A comparison of statistical approaches for modelling fish species distributions


 Julian D. Olden, Department of Biology and Graduate Degree Program in Ecology, Colorado State University, Fort Collins, CO 80523-1878, U.S.A. E-mail: olden@lamar.colostate.edu


SUMMARY 1. The prediction of species distributions is of primary importance in ecology and conservation biology. Statistical models play an important role in this regard; however, researchers have little guidance when choosing between competing methodologies because few comparative studies have been conducted.

2. We provide a comprehensive comparison of traditional and alternative techniques for predicting species distributions using logistic regression analysis, linear discriminant analysis, classification trees and artificial neural networks to model: (1) the presence/absence of 27 fish species as a function of habitat conditions in 286 temperate lakes located in south-central Ontario, Canada and (2) simulated data sets exhibiting deterministic, linear and non-linear species response curves.

3. Detailed evaluation of model predictive power showed that approaches produced species models that differed in overall correct classification, specificity (i.e. ability to correctly predict species absence) and sensitivity (i.e. ability to correctly predict speciespresence) and in terms of which of the study lakes they correctly classified. Onaverage, neural networks outperformed the other modelling approaches, although all approaches predicted species presence/absence with moderate to excellent success.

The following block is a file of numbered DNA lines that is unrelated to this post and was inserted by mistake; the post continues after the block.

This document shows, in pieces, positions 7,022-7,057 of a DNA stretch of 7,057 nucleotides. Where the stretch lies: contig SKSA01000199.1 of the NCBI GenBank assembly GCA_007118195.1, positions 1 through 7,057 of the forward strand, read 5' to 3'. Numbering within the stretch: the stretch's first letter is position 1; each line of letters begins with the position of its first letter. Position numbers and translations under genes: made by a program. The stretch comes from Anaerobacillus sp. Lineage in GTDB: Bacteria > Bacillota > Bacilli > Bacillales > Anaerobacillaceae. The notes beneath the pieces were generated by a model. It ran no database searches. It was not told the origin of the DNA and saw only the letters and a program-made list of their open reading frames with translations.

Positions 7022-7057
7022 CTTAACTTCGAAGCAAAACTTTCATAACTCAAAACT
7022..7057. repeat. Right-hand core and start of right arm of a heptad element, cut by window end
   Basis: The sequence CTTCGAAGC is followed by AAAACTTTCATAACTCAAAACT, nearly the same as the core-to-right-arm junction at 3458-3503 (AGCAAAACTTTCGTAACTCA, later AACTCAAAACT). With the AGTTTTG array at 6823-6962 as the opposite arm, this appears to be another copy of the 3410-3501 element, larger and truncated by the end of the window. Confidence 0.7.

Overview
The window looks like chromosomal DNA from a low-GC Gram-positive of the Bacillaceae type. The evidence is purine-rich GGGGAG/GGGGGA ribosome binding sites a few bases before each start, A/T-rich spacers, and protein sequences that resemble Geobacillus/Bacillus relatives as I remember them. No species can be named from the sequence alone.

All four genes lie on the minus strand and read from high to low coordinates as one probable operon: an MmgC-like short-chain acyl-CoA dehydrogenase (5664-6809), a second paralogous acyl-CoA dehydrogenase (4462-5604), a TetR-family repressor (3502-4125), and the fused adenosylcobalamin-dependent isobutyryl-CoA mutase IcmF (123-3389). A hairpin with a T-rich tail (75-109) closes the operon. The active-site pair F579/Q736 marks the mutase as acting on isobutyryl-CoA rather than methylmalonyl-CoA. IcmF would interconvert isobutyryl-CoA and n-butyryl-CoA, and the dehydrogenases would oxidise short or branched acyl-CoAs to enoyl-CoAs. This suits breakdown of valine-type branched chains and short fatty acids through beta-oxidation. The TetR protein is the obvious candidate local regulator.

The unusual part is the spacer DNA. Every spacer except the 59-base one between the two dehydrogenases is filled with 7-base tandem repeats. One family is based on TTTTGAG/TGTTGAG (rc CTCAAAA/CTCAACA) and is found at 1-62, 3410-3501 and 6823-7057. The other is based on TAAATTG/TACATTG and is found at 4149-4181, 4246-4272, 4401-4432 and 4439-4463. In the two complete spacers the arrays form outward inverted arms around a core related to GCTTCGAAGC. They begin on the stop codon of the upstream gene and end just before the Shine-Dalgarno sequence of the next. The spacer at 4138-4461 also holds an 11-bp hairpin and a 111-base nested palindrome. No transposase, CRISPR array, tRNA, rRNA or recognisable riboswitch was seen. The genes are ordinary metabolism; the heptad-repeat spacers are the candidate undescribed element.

4. Based on simulated non-linear data, classification trees and neural networks greatly outperformed traditional approaches, whereas all approaches exhibited similar correct classification rates when modelling simulated linear data.

5. Detailed evaluation of model explanatory insight showed that the relative importance of the habitat variables in the species models varied among the approaches, where habitat variable importance was similar among approaches for some species and very different for others.

6. In general, differences in predictive power (both correct classification rate and identity of the lakes correctly classified) among the approaches corresponded with differences in habitat variable importance, suggesting that non-linear modelling approaches (i.e. classification trees and neural networks) are better able to capture and model complex, non-linear patterns found in ecological data. The results from the comparisons using simulated data further support this notion.

7. By employing parallel modelling approaches with the same set of data and focusing on comparing multiple metrics of predictive performance, researchers can begin to choose predictive models that not only provide the greatest predictive power, but also best fit the proposed application.